Myer et al. (1992) found no effect on farrowing percentage or the number of pigs born alive when sows were injected with 500 to 600 IU vitamin E and 10 to 12 mg selenium prior to breeding. Anderson et al. (1997) investigated the effect of vitamin A and (or) beta-carotene injections just before and (or) shortly after breeding and of dietary supplementation of vitamin E on blood and tissue concentrations of alpha-tocopherol in gestating gilts. Although previous authors had presented evidence with chicks and laboratory rats that very high dietary vitamin A may interfere with vitamin E absorption and blood alpha-tocopherol concentrations, Anderson et al. (1997) did not find any detrimental effect of three 350,000-IU injections of vitamin A shortly before, at and shortly after breeding on vitamin E status of gilts during early gestation. Increases in alpha-tocopherol concentration in serum and tissues were noted following dietary vitamin E supplementation as expected. Anderson et al. (1995a) also found no consistent evidence that high levels of dietary vitamin A interfere with performance or serum and tissue concentrations of alpha-tocopherol in growing-finishing swine. Hoppe et al. (1992) reported the effects of dietary retinol on plasma and tissue alpha-tocopherol in pigs. While no effects on M. longissimus and backfat alpha-tocopherol levels were evident, alpha-tocopherol levels in the heart and liver showed an inverse relationship with dietary retinol. Dietary retinol up to 10,000 IU per kg did not affect tocopherol concentrations except in cardiac muscle.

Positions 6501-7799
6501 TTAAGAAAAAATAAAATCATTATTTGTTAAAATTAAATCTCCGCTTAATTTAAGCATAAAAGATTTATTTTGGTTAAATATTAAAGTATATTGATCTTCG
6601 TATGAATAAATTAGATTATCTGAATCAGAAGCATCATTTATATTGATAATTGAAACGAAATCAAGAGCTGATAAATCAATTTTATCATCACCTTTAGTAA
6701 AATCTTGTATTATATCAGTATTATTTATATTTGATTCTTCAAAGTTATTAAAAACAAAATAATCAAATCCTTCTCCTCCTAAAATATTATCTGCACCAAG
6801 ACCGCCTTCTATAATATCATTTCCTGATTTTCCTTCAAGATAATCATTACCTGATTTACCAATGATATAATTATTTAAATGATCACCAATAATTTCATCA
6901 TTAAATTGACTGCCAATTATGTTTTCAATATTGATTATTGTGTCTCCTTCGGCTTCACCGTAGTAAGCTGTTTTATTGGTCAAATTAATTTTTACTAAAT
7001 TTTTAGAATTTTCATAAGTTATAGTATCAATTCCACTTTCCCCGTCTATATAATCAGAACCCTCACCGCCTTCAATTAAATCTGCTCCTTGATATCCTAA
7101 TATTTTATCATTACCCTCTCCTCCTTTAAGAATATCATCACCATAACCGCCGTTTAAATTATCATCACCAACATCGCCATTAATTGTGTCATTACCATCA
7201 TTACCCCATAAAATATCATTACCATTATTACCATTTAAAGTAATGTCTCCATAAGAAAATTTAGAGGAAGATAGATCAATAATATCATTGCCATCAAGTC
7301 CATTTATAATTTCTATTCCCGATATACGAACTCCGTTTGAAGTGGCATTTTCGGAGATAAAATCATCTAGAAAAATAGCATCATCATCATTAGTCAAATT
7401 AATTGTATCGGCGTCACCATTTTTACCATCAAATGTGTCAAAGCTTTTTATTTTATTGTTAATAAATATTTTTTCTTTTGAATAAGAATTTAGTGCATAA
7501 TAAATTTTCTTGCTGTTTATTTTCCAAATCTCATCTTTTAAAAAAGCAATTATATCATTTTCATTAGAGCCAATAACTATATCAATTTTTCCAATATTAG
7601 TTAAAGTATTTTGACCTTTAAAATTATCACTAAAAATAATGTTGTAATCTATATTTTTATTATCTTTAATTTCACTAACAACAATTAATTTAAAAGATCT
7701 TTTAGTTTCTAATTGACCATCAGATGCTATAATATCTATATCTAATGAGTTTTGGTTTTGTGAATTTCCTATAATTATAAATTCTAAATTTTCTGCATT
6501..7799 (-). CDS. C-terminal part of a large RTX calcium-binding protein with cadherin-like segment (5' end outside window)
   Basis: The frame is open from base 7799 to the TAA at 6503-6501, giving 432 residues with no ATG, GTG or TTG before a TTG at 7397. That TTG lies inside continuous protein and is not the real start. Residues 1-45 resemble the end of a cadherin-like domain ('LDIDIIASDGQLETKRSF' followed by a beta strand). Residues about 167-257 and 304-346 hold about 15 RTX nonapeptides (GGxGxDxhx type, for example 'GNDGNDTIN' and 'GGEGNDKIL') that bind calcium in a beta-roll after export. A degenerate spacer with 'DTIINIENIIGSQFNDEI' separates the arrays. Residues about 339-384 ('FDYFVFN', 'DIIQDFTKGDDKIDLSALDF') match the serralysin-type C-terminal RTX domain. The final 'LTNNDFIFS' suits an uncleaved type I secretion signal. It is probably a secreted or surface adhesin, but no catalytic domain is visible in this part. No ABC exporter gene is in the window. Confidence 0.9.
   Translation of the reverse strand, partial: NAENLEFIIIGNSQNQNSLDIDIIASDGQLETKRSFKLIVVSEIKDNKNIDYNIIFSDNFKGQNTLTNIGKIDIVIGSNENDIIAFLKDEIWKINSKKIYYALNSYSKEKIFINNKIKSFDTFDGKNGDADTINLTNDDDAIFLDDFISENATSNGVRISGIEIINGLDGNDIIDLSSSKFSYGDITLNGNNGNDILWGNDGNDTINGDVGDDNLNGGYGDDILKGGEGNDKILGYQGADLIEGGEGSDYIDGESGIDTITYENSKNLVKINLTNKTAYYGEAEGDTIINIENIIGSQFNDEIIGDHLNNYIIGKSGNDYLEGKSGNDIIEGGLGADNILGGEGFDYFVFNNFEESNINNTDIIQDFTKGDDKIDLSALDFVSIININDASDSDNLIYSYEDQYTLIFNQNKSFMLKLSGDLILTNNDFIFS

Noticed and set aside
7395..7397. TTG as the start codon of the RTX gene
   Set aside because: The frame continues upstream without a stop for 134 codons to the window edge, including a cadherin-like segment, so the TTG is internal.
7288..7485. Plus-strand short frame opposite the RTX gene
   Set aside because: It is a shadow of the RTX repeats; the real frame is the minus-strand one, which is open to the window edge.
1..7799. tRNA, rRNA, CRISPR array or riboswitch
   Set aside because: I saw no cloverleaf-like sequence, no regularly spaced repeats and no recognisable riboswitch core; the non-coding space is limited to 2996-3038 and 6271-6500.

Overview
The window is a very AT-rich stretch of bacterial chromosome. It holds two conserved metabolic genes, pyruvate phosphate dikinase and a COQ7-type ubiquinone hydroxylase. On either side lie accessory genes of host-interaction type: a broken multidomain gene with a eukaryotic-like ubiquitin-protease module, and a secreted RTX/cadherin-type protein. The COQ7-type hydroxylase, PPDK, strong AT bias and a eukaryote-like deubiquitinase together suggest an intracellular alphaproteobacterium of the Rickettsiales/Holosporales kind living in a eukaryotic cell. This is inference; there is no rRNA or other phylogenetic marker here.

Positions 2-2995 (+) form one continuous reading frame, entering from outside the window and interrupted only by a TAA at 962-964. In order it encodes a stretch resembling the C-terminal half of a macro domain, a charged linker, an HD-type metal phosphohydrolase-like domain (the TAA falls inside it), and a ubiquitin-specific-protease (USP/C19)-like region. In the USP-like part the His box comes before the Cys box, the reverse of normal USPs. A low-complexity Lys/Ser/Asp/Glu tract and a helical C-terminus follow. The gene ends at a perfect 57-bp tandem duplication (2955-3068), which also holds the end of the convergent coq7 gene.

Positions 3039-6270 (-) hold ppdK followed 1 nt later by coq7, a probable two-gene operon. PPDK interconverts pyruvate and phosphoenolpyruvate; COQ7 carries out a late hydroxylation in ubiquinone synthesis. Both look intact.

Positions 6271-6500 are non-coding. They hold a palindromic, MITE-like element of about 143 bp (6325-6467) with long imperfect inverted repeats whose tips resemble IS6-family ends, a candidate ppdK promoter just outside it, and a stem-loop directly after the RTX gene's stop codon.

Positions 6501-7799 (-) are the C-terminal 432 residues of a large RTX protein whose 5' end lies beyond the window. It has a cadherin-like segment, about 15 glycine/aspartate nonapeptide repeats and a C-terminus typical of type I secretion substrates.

In boars, it was reported that vitamin E enhanced fertility even when supplementation was raised from 40 to 80 mg per kg (18 to 36 lb) feed (Westendorf and Richter, 1977). Not only was production improved, but semen volume and sperm concentration were increased. Marin-Guzman et al. (1997) reported that when diets low in selenium and vitamin E were fed, the percentage of abnormal sperm increased and sperm motility declined. Boars that were fed low-selenium diets had a higher percentage of abnormal sperm primarily due to abnormal tail morphology. In these experiments, Marin-Guzman and co-workers evaluated the effects of dietary selenium at 0 or 0.5 ppm and vitamin E at 0 or 220 IU per kg (0 or 100 IU/lb). They indicated that boars with a low selenium status had fewer sperm that reached and penetrated the zona pellucida, which could lower the fertilization rate. The authors stated that vitamin E had a less dramatic effect than did selenium. This led them to suggest that although both selenium and vitamin E have important roles in maintaining semen and sperm quality in boars, their effects are unique with vitamin E, perhaps acting through its antioxidant properties. Brzezinska-Slebodzinska et al. (1995) observed that supplementation with vitamin E increased the concentration of spermatozoa in semen, an effect possibly linked to the antioxidant properties of this vitamin